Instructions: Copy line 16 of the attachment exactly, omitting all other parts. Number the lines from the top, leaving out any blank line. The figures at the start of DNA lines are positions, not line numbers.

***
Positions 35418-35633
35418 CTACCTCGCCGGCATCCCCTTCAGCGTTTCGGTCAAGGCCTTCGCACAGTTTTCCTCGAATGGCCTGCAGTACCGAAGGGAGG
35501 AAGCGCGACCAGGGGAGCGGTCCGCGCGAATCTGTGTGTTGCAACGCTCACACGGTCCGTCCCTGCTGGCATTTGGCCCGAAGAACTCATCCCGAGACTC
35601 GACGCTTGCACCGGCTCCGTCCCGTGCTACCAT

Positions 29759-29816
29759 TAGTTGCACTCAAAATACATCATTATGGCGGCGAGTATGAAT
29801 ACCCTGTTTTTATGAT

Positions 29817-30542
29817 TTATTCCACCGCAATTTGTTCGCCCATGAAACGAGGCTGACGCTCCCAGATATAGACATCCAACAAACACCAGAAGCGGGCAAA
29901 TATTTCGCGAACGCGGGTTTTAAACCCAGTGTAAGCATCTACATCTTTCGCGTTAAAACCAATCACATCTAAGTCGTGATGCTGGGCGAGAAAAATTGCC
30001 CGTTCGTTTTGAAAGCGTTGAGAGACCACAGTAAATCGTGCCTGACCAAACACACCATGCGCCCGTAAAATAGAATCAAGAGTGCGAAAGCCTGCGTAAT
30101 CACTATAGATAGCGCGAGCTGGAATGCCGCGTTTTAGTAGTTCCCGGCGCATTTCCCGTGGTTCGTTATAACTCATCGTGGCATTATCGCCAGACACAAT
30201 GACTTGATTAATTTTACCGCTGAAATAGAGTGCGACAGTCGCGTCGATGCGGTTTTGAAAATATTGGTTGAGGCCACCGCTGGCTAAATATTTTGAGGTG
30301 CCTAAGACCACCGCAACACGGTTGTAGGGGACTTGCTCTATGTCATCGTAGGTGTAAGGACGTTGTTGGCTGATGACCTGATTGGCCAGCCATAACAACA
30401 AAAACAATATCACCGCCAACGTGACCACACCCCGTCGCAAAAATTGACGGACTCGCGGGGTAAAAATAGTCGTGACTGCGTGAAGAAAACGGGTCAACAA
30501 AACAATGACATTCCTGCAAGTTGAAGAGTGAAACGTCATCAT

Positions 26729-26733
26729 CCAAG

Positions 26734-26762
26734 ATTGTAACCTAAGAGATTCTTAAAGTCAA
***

30501 AACAATGACATTCCTGCAAGTTGAAGAGTGAAACGTCATCAT